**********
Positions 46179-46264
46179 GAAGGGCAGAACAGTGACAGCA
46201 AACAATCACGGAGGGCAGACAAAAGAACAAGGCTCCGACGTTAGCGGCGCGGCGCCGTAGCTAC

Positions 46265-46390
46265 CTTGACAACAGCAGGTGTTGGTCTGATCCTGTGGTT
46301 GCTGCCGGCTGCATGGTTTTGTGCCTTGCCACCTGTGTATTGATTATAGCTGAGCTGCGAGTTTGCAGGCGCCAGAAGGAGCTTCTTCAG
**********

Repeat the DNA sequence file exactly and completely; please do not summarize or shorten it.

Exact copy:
Positions 46179-46264
46179 GAAGGGCAGAACAGTGACAGCA
46201 AACAATCACGGAGGGCAGACAAAAGAACAAGGCTCCGACGTTAGCGGCGCGGCGCCGTAGCTAC

Positions 46265-46390
46265 CTTGACAACAGCAGGTGTTGGTCTGATCCTGTGGTT
46301 GCTGCCGGCTGCATGGTTTTGTGCCTTGCCACCTGTGTATTGATTATAGCTGAGCTGCGAGTTTGCAGGCGCCAGAAGGAGCTTCTTCAG